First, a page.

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|Iris Murdoch Love is the selfdelusion we manufacture to justify the trouble we |
take to have sex. Dan Greenburg ... Robert Heinlein One seeks to make the loved
one entirely happy, or, if that cannot be, entirely wretched. Jean de La Bruyère ...
|20 O'er her warm cheek and rising bosom move The bloom of young Desire and |
purple light of Love. THOMAS CRAY (1 ... 33(1688). 24 One seeks to make the
loved one entirely happy, or, if that cannot be, entirely wretched. |EAN DE LA ...
|Jean de La Brugere (1645-96) French Writer, Moralist There are only two ways of |
getting on in the world: by one's own industry, or by the stupidity of ... One seeks
to make the loved one entirely happy, or, if that cannot be, entirely wretched.
|Jean de la Bruyere One must laugh before one is happy, or one may die without |
ever laughing at all. Jean de la Bruyere One seeks to make the loved one entirely
happy, or, if that cannot be, entirely wretched. Jean de la Bruyere Out of ...
|One seeks to make the loved one entirely happy, or, if that cannot be entirely |
wretched. , Jean de la Bruyere l Politeness makes one appear outwardy as they
should be within. Jean de la Bruyere i if The pleasure we feel in criticizing robs us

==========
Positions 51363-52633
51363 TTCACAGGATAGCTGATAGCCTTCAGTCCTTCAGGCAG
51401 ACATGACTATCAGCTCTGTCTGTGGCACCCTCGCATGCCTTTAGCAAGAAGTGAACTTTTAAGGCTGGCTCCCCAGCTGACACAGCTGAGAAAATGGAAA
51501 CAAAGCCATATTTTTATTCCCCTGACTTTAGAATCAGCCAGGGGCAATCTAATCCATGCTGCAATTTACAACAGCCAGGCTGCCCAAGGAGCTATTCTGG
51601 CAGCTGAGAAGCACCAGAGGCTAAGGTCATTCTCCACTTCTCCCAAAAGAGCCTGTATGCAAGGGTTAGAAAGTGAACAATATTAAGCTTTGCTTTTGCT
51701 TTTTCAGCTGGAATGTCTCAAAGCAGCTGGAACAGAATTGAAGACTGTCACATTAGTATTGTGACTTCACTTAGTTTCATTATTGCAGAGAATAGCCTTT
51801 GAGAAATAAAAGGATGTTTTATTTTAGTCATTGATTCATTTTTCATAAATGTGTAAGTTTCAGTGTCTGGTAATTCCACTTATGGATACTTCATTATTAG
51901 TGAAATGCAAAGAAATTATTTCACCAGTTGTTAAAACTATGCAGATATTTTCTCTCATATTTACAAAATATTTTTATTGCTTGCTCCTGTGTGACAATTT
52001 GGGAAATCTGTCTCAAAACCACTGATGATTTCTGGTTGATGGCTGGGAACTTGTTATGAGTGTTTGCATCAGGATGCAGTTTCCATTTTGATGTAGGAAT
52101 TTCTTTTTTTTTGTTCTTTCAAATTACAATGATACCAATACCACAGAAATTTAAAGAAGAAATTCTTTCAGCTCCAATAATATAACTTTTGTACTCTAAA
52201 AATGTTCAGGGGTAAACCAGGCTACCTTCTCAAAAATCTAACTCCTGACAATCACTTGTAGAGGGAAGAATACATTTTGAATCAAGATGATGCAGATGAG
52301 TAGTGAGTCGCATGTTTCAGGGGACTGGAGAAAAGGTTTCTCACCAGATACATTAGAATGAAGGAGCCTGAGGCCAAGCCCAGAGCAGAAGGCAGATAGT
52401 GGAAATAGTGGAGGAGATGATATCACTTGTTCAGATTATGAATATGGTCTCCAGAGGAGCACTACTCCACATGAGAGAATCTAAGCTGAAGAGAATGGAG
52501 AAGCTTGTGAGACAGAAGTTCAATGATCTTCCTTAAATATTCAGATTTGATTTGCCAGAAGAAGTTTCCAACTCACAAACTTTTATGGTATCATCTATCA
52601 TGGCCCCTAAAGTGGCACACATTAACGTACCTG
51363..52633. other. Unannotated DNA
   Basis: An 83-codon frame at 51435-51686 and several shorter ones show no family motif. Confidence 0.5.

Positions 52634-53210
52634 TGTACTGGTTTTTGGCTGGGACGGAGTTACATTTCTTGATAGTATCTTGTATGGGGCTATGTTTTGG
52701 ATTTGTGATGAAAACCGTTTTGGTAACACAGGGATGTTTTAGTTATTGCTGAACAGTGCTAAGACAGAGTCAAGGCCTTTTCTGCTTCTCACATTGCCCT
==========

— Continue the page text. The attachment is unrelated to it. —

|There are different species of self-justification. - Brookner, Anita Never the time |
and the place and the loved one all together! - Browning, Robert One seeks to
make the loved one entirely happy, or, if that cannot be, entirely wretched. -
|them, but not because they are goods, – I shall seek them because they are |
according to nature and because they will be acquired ... And youmay assume
that whatI have saidabout dress appliesalso to the body. ... So, while one who
possesses virtue cannot be unhappy, yet one cannot be perfectly happy if one
lacks such natural giftsashealth, or soundness of limb. ... painis not wretched,nay,
is even happy; and you deny that which is much less serious, – that he is
|In Luke xv., 7, we read : — " I say unto you, that likewise joy shall be in Heaven |
over one sinner that repenteth, more than over ninety- ... one instinct of human
nature, so deep that it cannot help it, is to love its fellows. ... But that being so,
how can there be unsullied happiness in Heaven and a wretched earth below,
and a still more wretched hell somewhere else ? ... and yet the Saviour will make
her happy ; there can be no grief in the paradise of God, no, not even for a
|And yet these very wretched beings take uncommon pains to make the world |
believe they are the happiest of mortals. *!."ifrr«/>. An affected gaiety, a smiling ...
In short, no one can be truly happy that is not virtuous. It is true, the infamous
|Every face I meet beams either with love or DESULTORY SELECTIONS. ... Have |
you a taste for robbery V Marian started ; but the next moment, as if ashamed of
her folly, constrained herself to reply. ... and on arriving at the gallows-tree, held
up his favourite violin, and offered it to any one who dared accept of the outlaw's
gift. ... I seek not to know your secrets, sir. ... With all due deference to Cobbett,
milk, even entirely divested of its creamy particles, is heavy; and though it may be